Over the last few months, my office has been working hard on developing new ways to improve data sharing in child safeguarding systems. Following a cross-government workshop in May, which we previously reported on, the team has undertaken an intense round of one-to-one interviews with senior stakeholders and begun detailing recommendations for improvements.
Following the initial workshop, which over 100 practitioners fed into, my office met experts from the Cabinet Office’s Central Digital & Data Office, National Police Chiefs Council, the National Data Guardian, and from NHS England. These detailed sessions were useful in helping to build a consensus around the need for change, and for clearly articulating my key message that poor data sharing should not be hindering safeguarding interventions.
My office will publish the final report in the Autumn, but I want today to share a preview of findings.
- Consent is still considered by too many practitioners to be the most effective basis for data sharing, despite other legal duties providing a stronger basis for sharing information. As one practitioner who attended the workshop said: ‘I think we need to just move away from this idea of consent. It’s not not [sic] very helpful’.
- We underappreciate how resource intensive data sharing is. Many practitioners expressed a keen interest in being able to develop technological solutions which would link data from multiple safeguarding partners, and which could both more easily allow practitioners to record concerns or engagement with a child or family. However, many are constrained by resources and the need to prioritise urgent safeguarding issues.
- Pulling together data from multiple agencies is particularly complex and time-consuming. The view of practitioners was that reaching consensus on data sharing agreements, data governance structures, and privacy notices was labour intensive and, in some instances, took years.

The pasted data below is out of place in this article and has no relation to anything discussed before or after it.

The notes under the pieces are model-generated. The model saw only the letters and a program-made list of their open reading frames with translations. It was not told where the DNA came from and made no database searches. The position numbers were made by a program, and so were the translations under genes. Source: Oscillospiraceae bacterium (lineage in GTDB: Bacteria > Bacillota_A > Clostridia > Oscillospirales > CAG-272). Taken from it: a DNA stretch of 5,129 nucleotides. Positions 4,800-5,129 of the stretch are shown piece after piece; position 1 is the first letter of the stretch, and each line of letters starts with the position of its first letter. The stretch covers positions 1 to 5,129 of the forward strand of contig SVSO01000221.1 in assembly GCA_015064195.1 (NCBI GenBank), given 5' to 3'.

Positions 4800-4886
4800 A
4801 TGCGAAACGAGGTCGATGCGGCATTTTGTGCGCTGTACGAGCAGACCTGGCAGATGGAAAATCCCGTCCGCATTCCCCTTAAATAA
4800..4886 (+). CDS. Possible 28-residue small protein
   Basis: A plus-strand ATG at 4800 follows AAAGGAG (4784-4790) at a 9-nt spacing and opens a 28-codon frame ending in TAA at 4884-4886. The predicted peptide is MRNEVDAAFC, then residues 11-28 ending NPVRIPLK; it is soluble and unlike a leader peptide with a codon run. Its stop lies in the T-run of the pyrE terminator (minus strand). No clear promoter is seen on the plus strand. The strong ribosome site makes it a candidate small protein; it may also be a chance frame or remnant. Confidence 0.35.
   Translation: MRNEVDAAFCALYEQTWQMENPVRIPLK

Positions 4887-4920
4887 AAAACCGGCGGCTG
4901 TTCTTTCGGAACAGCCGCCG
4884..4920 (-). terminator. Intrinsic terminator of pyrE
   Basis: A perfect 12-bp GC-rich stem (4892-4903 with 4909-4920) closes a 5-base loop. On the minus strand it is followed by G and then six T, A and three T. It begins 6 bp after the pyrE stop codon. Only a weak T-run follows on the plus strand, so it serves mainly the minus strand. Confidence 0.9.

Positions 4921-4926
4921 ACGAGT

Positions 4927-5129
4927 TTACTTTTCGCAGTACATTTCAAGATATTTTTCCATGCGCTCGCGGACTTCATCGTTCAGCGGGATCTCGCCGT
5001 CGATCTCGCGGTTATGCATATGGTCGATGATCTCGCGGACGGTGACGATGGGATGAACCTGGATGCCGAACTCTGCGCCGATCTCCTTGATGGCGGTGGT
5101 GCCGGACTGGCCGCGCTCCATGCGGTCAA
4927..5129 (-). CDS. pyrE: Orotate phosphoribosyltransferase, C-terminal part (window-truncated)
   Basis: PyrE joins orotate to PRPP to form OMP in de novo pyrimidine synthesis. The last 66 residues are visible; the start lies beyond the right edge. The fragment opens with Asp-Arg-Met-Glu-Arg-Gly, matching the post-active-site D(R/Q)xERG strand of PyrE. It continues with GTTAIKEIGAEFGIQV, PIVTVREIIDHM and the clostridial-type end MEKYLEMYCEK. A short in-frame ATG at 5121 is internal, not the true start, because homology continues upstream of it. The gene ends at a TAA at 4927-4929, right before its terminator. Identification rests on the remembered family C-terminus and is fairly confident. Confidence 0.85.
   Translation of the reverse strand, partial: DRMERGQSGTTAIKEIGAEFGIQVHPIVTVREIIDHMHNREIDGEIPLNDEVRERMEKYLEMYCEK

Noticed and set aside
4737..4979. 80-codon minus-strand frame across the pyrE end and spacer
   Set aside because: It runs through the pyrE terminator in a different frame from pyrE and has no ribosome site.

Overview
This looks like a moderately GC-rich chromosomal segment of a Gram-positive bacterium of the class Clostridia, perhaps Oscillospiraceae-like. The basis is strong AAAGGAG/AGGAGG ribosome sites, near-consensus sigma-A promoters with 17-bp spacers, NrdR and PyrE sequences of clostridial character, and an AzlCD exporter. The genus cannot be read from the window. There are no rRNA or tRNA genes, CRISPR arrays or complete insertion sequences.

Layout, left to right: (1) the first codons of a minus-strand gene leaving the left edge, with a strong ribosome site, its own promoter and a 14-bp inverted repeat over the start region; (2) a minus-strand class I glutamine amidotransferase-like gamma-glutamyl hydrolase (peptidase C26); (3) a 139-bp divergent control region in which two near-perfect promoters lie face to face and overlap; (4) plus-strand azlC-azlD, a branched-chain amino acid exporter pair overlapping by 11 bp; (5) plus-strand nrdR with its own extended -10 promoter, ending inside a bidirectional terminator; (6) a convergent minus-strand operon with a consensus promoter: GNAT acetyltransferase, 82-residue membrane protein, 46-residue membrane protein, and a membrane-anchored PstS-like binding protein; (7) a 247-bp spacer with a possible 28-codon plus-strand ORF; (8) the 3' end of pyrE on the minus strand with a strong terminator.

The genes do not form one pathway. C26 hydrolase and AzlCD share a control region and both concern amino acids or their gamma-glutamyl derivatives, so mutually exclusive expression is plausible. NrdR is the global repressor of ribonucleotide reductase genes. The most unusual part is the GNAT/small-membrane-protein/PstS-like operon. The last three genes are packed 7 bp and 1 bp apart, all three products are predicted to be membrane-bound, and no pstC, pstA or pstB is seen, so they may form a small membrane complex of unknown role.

- Across different safeguarding partners within one locality there are often different culture appetites to risk, and appreciation of what safeguarding means. We heard that, despite attempts to make data sharing the ‘default’ for practitioners, many were still apprehensive about sharing information for fear of oversharing details and being prosecuted or fined, or due to a lack of motivation to do so from senior leaders.
My team has also been talking to families about data sharing as part of the Family Review, and we now have a wealth of data and insights from across the country which captures how data is handled, shared, and the concerns which exists across citizens and experts.
Once the report has been shared with colleagues and professionals, we will formally publish its recommendations. The data sharing workshop was held in partnership with the Information Commissioner’s Office (ICO), who has committed to producing a resource to support data sharing in child safeguarding settings. This cross-agency collaboration is something I welcome, and as I said in my opening remarks to the data sharing workshop, I expect all government departments to drive up standards, as we all have a responsibility to deliver good data sharing for child safeguarding purposes.